After initially working to create a modernized replica of a Czechoslovakian 4-digit Metra M1T242 voltmeter, [Jaromir Sukuba] figured that while he was at it, he might as well create a voltmeter that would be slightly more capable. This led to the design and construction of a brand-new, 6.5 digit voltmeter design, which [Jaromir] has documented over at EEVBlog.
Employing an MSP430FR5994 MCU for the digital board, and an Altera/Intel EPM240T100 CPLD plus ADC on the input side, the design has been undergoing validation for a while now. The current revision uses an OPA140 op-amp in an integrating ADC setup in a multi-slope run-up configuration, but [Jaromir] has plans to replace this input board with another op-amp in a more efficient topology in the future.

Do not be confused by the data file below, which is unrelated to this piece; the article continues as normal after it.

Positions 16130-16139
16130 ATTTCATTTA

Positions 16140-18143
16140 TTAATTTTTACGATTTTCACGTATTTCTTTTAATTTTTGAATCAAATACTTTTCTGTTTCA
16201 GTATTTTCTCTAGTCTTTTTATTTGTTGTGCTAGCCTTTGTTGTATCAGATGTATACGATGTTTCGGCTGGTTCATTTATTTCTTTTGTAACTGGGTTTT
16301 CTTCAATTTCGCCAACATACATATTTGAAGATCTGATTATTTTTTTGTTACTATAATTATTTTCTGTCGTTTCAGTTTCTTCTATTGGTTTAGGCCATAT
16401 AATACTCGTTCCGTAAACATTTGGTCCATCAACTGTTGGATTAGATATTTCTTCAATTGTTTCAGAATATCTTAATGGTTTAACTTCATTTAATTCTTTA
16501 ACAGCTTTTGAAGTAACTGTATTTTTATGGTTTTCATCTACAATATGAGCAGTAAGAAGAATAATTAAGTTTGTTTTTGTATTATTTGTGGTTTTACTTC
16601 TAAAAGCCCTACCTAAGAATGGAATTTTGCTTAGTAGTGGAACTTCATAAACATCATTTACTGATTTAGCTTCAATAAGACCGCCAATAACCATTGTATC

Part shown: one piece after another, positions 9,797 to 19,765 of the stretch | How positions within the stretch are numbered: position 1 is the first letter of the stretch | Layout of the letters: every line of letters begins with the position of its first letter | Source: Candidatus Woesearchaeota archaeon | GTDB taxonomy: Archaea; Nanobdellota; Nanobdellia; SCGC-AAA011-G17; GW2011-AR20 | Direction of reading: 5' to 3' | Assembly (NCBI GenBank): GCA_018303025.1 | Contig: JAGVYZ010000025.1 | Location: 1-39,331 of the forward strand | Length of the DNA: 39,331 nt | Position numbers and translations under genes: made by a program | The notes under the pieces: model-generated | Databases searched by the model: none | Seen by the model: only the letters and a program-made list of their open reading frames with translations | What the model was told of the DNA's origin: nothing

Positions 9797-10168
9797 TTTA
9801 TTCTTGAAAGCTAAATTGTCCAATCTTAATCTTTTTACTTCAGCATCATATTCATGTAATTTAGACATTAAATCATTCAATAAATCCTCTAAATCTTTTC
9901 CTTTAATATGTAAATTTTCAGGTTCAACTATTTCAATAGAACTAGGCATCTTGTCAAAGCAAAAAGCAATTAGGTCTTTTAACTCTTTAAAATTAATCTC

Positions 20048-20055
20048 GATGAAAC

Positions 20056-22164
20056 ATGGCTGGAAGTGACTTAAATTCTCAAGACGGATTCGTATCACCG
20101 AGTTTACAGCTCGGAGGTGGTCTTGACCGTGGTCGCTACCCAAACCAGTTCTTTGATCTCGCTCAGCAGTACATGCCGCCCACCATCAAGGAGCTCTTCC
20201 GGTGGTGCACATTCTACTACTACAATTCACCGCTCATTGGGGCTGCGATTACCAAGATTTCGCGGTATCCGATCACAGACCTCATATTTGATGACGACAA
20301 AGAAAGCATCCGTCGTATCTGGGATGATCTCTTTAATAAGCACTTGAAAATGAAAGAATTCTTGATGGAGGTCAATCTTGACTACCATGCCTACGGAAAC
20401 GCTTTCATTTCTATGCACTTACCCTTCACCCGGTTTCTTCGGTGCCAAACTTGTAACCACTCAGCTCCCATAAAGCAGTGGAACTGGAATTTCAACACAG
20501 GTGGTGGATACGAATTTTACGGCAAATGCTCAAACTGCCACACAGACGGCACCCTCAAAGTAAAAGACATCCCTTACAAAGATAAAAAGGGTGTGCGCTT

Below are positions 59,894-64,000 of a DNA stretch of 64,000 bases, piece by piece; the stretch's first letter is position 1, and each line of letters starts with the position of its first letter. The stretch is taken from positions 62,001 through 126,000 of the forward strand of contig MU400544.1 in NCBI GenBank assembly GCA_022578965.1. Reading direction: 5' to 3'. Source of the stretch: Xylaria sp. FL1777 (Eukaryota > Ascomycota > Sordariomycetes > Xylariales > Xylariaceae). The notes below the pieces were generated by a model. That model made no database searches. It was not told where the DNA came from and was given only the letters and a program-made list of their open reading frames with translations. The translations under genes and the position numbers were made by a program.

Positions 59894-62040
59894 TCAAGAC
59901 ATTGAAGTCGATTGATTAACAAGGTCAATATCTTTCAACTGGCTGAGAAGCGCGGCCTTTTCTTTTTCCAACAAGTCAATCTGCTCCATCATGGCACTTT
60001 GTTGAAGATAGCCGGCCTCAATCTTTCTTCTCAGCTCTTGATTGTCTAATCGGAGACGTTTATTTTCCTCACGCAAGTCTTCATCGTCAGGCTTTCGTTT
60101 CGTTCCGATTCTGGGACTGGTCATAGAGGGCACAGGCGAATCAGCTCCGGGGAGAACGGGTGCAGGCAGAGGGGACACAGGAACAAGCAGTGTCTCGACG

Validating a voltmeter is the real challenge here, with determining the ADC noise and overall stability of the measurements. Here the ability to validate one’s design is of course limited by the quality of the testing equipment one has available. As there’s no ‘perfect’ level, it means that there will always be room for further improvement, which is both a blessing and curse with a DIY meter like this.
[Jaromir] has made the schematics and sources (firmware and Verilog HDL) available via the EEVBlog page, allowing anyone to start on their own version, or even contribute to the project. That is, assuming that one look at the internals of the prototype system hasn’t already filled you with too much respect for the sheer complexity of such a project.
(Thanks to David Gustafik for sending this one in)